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Do you use facebook?

Photo of a smartphone with the Facebook application open
Economics is greatly impacted by how well information travels through society. Today, social media giants Twitter, Facebook, and Instagram are major forces on the information super highway. (Credit: Johan Larsson/Flickr)

Decisions ... decisions in the social media age

To post or not to post? Every day we are faced with a myriad of decisions, from what to have for breakfast, to which route to take to class, to the more complex—“Should I double major and add possibly another semester of study to my education?” Our response to these choices depends on the information we have available at any given moment; information economists call “imperfect” because we rarely have all the data we need to make perfect decisions. Despite the lack of perfect information, we still make hundreds of decisions a day.

And now, we have another avenue in which to gather information—social media. Outlets like Facebook and Twitter are altering the process by which we make choices, how we spend our time, which movies we see, which products we buy, and more. How many of you chose a university without checking out its Facebook page or Twitter stream first for information and feedback?

As you will see in this course, what happens in economics is affected by how well and how fast information is disseminated through a society, such as how quickly information travels through Facebook. “Economists love nothing better than when deep and liquid markets operate under conditions of perfect information,” says Jessica Irvine, National Economics Editor for News Corp Australia.

This leads us to the topic of this chapter, an introduction to the world of making decisions, processing information, and understanding behavior in markets —the world of economics. Each chapter in this book will start with a discussion about current (or sometimes past) events and revisit it at chapter’s end—to “bring home” the concepts in play.

Introduction

In this chapter, you will learn about:

  • What Is Economics, and Why Is It Important?
  • Microeconomics and Macroeconomics
  • How Economists Use Theories and Models to Understand Economic Issues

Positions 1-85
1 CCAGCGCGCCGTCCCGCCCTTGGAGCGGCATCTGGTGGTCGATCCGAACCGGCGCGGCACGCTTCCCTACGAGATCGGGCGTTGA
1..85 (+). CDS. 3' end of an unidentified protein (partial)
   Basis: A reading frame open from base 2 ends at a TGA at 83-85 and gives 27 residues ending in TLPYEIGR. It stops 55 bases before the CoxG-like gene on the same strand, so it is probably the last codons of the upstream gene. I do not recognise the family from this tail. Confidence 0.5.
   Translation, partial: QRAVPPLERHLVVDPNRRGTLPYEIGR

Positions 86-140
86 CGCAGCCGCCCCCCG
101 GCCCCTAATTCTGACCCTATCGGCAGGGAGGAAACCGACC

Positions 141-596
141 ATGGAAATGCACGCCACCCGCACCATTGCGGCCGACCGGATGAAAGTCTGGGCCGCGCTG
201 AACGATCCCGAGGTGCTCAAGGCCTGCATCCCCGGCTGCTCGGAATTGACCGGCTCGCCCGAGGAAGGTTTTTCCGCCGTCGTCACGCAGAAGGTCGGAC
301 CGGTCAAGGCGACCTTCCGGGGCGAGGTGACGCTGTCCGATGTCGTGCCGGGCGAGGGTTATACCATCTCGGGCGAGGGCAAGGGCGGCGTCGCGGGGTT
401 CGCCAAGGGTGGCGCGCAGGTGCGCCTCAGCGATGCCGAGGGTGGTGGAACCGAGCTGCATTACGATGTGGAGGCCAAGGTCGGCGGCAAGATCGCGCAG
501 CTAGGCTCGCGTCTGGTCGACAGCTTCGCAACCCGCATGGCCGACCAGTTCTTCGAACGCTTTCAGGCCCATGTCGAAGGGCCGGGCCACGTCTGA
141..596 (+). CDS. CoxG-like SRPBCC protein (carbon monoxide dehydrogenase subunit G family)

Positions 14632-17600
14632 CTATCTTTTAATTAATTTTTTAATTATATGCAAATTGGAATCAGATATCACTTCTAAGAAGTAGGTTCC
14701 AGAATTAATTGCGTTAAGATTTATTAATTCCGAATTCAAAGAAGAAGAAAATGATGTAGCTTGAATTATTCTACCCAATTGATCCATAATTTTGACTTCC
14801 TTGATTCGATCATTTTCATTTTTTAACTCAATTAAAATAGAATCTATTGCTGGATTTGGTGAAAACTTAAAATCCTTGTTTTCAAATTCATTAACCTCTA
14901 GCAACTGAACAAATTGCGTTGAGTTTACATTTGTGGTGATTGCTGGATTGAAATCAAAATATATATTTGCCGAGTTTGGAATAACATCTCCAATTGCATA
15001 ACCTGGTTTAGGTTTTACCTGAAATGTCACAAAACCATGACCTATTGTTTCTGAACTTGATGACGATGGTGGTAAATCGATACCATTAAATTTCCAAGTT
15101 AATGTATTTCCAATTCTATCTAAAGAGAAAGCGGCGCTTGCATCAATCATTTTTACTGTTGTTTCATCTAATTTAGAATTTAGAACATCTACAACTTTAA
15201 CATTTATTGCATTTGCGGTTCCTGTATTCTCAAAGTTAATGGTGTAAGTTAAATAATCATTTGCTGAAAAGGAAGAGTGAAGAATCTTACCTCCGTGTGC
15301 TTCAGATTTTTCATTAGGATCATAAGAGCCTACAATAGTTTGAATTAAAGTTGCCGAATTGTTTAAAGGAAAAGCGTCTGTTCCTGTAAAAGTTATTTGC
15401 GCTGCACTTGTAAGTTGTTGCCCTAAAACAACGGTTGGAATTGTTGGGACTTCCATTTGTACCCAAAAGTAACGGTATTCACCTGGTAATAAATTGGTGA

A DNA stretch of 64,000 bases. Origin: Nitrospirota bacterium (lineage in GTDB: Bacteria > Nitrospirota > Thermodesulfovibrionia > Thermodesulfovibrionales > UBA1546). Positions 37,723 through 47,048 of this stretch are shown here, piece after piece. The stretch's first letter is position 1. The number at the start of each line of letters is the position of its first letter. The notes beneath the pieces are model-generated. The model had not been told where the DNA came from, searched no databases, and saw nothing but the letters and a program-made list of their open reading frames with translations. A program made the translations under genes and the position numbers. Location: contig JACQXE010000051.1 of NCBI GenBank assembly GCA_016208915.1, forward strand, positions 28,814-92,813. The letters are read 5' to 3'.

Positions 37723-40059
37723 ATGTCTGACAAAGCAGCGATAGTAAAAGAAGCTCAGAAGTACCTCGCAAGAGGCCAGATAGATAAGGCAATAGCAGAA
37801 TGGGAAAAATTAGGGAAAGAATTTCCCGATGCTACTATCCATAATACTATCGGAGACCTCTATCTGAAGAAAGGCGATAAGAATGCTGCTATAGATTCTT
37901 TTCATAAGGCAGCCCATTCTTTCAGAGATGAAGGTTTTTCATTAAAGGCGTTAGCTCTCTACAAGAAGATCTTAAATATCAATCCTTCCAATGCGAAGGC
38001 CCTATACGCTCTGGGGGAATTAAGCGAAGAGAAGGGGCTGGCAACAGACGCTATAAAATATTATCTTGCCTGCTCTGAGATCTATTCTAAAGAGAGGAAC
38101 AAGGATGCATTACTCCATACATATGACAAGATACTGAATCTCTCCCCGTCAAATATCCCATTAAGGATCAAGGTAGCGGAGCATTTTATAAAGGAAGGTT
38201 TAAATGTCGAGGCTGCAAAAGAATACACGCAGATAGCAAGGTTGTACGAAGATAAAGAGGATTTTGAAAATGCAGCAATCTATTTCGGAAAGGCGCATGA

• How Economies Can Be Organized: An Overview of Economic Systems

What is economics and why should you spend your time learning it? After all, there are other disciplines you could be studying, and other ways you could be spending your time. As the Bring it Home feature just mentioned, making choices is at the heart of what economists study, and your decision to take this course is as much as economic decision as anything else.

Economics is probably not what you think. It is not primarily about money or finance. It is not primarily about business. It is not mathematics. What is it then? It is both a subject area and a way of viewing the world.

Quiz PDF eBook: 
Macroeconomics MCQ
Download Macroeconomics MCQ Quiz PDF eBook
142 Pages
2014
English US
Educational Materials



Sample Questions from the Macroeconomics MCQ Quiz

Question: 1. If a lender expects an inflation rate of 5 percent and asks for a nominal interest rate of 10 percent, then the lender expects to earn a real interest rate of:

Choices:

15 percent.

10 percent.

5 percent.

2 percent.

Question: Suppose the nominal interest rate is 4 percent and the inflation rate is 5 percent. The real interest rate is:

Choices:

0 percent.

9 percent.

–1 percent.

1 percent.

Question: If a lender expects an inflation rate of 5 percent and asks for a nominal interest rate of 10 percent, then the lender expects to earn a real interest rate of:

Choices:

Question: Disinflation occurs when the overall price level:

Choices:

rises at a decreasing rate.

falls at an increasing rate.

falls

rises at an exponential rate.

Question: The average rate of inflation in the United States over the past 10 years has been around 2.6 percent. If this trend continues, how long will it take for prices in the United States to double?

Choices:

26.9 years

10.5 years

38.5 years

18.4 years

Question: Deflation is a decrease in the:

Choices:

exchange rate.

average level of prices.

velocity of money.

inflation rate.

Question: When the expected rate of inflation is higher than the actual rate of inflation, wealth is:

Choices:

not redistributed at all.

redistributed from borrowers to lenders.

redistributed at random.

redistributed from lenders to borrowers.

Question: If the average price level rises from 120 in year 1 to 130 in year 2, the inflation rate between years 1 and 2 will be:

Choices:

8.33 percent.

9.23 percent.

7.69 percent.

10 percent.

Question: According to the quantity theory, what causes inflation in the long run?

Choices:

aggregate demand shocks

money supply

unemployment

unexpected inflation

Question: When the government of Zimbabwe ran out of money, President Robert Mugabe:

Choices:

collapsed.

printed more money.

raised taxes.

slashed spending.

Question: In the long run, the quantity theory of money says that the growth rate of the money supply will be approximately equal to the:

Choices:

growth rate of real GDP.

velocity of money.

price level.

inflation rate.

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